In an exclusive interview with GP magazine, Mr Hunt said he did not regret imposing the 2013/14 contract settlement because the NHS had to make savings.
But he added: 'I wouldn't want those changes to the GP contract to be the last word, because I think we need a more fundamental rethink about whether the GP contract is achieving things it set out to achieve in 2004.'
The health secretary said that he wanted to transform GPs' roles, to enable them to deliver more 'personalised care'.
QOF targets could be stripped back to reverse the target and box-ticking culture that 'gets in the way of the personal relationship between doctor and patient', he suggested.
GP reported earlier this year that access would feature in GP contract talks. Mr Hunt said ensuring patients could access urgent and emergency care out of hours may also 'involve changes to the GP contract'.
Changes to the deal could also involve moves to make named GPs responsible for frail elderly patients when they leave hospital.
GPC negotiator Dr Beth McCarron-Nash called for caution and said the profession needed stability. 'The answer to everything is not that we need a new contract,' she said.
Changes such as making named GPs responsible for elderly patients could be enacted through enhanced services, while other improvements depended on moving more funding into general practice, she argued.
'I would like us to have the capacity to provide longer appointments for patients with complex conditions and to see a shift of resources to enable us to have stability and the ability to take on partners and other GPs.'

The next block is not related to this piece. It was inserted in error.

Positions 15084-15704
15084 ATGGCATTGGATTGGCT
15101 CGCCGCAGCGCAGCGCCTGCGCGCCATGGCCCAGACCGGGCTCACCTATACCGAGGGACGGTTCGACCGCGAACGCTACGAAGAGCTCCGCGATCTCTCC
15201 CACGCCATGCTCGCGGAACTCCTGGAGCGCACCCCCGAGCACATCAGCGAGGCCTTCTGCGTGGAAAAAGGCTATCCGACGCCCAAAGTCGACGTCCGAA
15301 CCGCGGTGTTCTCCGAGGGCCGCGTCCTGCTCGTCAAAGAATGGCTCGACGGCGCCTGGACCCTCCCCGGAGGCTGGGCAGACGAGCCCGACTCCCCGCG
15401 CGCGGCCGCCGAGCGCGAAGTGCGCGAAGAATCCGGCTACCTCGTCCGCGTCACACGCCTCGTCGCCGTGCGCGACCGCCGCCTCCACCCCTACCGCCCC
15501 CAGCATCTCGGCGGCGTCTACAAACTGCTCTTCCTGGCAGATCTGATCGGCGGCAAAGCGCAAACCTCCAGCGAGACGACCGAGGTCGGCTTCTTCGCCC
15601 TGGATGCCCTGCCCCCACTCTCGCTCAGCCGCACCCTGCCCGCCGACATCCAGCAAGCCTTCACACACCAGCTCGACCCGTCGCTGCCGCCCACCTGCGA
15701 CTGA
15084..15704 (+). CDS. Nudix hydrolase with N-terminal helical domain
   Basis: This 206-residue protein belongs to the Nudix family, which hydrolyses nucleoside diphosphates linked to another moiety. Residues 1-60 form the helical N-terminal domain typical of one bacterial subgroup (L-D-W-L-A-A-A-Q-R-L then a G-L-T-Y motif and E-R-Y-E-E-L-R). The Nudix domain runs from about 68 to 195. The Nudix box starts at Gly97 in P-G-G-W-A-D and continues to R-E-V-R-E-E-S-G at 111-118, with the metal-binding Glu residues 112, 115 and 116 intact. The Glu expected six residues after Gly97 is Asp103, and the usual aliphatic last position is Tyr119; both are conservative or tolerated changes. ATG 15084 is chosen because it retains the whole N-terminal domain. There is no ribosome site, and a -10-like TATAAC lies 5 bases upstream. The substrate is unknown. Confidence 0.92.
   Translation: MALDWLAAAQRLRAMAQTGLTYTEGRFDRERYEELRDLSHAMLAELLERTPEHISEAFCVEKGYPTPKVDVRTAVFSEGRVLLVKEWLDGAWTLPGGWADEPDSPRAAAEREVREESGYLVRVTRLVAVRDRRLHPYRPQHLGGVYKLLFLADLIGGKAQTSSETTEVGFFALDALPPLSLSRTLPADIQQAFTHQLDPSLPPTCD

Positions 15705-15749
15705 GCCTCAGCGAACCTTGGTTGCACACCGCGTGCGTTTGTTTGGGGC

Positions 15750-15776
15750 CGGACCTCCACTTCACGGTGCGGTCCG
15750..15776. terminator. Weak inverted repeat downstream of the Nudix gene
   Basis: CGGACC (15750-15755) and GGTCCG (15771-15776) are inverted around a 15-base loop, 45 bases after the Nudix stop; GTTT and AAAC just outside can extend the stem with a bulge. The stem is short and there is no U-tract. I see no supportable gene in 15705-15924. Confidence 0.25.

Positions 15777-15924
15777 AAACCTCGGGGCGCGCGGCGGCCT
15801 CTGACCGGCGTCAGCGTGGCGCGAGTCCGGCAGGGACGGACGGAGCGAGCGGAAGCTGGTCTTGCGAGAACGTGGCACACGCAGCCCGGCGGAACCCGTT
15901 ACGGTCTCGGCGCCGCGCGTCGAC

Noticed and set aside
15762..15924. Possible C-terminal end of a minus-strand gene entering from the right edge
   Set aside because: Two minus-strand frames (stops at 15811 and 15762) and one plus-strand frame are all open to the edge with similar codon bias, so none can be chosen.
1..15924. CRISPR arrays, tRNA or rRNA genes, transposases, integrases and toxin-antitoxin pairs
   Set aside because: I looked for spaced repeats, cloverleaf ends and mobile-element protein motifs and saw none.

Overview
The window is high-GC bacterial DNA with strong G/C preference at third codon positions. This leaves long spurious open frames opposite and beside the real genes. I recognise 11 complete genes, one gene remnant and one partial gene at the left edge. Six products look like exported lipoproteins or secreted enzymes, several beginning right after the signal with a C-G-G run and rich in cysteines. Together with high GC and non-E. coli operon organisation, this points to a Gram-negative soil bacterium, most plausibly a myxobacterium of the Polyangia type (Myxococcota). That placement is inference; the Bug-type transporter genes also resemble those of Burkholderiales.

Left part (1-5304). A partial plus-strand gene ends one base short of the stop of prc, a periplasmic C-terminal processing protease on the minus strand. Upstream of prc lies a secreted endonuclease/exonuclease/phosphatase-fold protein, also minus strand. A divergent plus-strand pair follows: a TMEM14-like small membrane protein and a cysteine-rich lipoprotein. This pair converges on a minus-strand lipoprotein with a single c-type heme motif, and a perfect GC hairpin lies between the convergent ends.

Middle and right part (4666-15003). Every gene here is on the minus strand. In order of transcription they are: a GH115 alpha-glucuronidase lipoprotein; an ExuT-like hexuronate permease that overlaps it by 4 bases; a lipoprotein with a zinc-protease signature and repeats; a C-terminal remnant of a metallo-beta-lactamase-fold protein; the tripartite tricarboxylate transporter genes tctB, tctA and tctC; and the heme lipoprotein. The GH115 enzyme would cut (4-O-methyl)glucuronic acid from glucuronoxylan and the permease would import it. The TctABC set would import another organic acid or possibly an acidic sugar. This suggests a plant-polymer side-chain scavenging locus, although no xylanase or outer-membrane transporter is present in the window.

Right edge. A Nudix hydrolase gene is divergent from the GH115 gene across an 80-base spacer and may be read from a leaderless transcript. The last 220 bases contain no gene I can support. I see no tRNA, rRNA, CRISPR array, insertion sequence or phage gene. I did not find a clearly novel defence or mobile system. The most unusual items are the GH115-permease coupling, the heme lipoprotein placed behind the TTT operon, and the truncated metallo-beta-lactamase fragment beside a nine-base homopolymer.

This year's contract negotiations will be a 'huge challenge', warned Dr McCarron-Nash. 'The whole country is in a challenging economic environment. It is not like they are going to be throwing us pounds.'
She urged Mr Hunt to follow through on his promise of easing GPs' workload. 'Mr Hunt is very good at talking, but last year we had an imposition with worse access,' she said. 'I want to see him walking the walk.'
But BMA council and GPC member Dr George Rae said the current contract had reached the end of its shelf life. 'Now is a good time to look at the contract,' he said. 'We have a new GPC leader in Dr Chaand Nagpaul who is very visionary and it will inevitably be looked at.
'The contract does not fit general practice. It is not right. We have to look at modernising our contract.'